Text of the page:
When did decaditis first strike? When did people begin to think that slicing the past up into periods of ten years was a useful thing to do? Historians used to deal in reigns and centuries, and it had long been agreed that these might have their own distinctive flavour, including the one that you happened to be living in – Tennyson in 1846 referred, ironically, to ‘a noble 19th-centuryism’. But, as far as I can see, the 1890s was the first tenner to be identified, and quite quickly identified, as having its own inimitable aroma. Eddie Marsh, writing of Rupert Brooke in 1918, says ‘he entertained a culte for the literature that is now called “ninetyish” – Pater, Wilde and Dowson.’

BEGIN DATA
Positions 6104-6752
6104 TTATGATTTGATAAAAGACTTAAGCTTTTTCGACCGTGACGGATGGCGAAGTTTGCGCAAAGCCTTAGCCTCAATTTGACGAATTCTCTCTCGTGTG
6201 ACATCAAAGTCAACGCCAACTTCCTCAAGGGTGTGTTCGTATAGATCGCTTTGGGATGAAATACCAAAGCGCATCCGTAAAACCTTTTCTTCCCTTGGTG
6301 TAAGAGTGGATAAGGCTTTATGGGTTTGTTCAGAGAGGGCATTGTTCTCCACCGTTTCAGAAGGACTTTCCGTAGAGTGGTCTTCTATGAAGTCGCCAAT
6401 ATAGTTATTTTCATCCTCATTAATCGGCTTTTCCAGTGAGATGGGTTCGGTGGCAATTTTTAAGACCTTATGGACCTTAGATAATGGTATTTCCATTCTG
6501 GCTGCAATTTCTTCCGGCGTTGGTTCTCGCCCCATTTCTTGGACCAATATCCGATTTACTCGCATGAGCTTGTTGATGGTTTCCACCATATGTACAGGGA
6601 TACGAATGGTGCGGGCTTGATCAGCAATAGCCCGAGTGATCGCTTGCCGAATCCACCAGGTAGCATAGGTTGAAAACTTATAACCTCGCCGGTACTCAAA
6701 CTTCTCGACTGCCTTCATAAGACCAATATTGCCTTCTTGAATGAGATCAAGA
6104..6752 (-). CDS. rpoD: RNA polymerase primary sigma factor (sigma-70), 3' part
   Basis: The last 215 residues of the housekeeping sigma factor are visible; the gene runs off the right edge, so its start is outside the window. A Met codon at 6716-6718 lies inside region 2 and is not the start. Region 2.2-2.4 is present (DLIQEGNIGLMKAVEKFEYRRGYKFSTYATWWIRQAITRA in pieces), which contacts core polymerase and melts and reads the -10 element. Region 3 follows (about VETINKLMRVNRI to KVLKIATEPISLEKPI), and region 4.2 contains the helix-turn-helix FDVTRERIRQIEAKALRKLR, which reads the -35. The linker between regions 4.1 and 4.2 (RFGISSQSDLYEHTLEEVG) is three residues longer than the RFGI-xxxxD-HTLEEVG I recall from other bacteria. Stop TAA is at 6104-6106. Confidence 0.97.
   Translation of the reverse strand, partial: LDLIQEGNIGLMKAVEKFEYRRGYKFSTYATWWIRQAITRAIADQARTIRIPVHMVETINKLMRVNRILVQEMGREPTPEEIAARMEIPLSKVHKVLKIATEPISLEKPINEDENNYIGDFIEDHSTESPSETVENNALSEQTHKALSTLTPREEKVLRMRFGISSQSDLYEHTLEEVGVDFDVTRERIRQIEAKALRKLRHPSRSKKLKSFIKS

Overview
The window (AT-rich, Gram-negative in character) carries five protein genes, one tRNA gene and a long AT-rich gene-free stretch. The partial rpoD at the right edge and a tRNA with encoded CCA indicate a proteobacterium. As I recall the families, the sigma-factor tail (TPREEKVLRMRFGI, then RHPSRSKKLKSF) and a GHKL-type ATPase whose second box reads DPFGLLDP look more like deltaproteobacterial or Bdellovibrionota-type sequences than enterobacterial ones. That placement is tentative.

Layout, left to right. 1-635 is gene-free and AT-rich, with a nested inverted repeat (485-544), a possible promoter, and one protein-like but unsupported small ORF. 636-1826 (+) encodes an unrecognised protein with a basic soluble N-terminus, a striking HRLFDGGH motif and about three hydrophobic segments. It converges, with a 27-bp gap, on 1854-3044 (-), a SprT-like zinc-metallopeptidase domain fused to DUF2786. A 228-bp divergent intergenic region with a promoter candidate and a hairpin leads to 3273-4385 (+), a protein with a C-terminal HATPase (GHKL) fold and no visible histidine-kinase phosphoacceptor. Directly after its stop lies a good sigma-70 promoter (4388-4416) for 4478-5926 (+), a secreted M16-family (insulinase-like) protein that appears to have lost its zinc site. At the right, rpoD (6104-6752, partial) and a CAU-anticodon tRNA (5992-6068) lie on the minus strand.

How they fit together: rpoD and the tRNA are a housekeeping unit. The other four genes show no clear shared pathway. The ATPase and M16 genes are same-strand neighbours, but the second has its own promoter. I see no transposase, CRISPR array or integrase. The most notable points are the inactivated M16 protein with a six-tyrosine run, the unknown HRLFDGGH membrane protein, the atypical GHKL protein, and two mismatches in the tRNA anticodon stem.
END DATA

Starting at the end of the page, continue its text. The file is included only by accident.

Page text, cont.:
Almost as soon as a decade became a label, there were people who did not wish to have it stuck to them – Arthur Machen, the magus of the fantastic, although a paid-up member of the Order of the Golden Dawn, insisted to the end of his days that he was ‘no part of the 90s’. Others welcomed the affiliation. The 1930s poets owed their instant celebrity to their speaking to and for their ‘low dishonest decade’. Julian Maclaren-Ross was happy to call his recollections Memoirs of the Forties, a decade of which he was so emblematic. But these were artistic and literary lumpings-together, handy tags for something which might in fact have spread over a much longer period (Pater’s most celebrated work was composed in the 1870s and 1980s).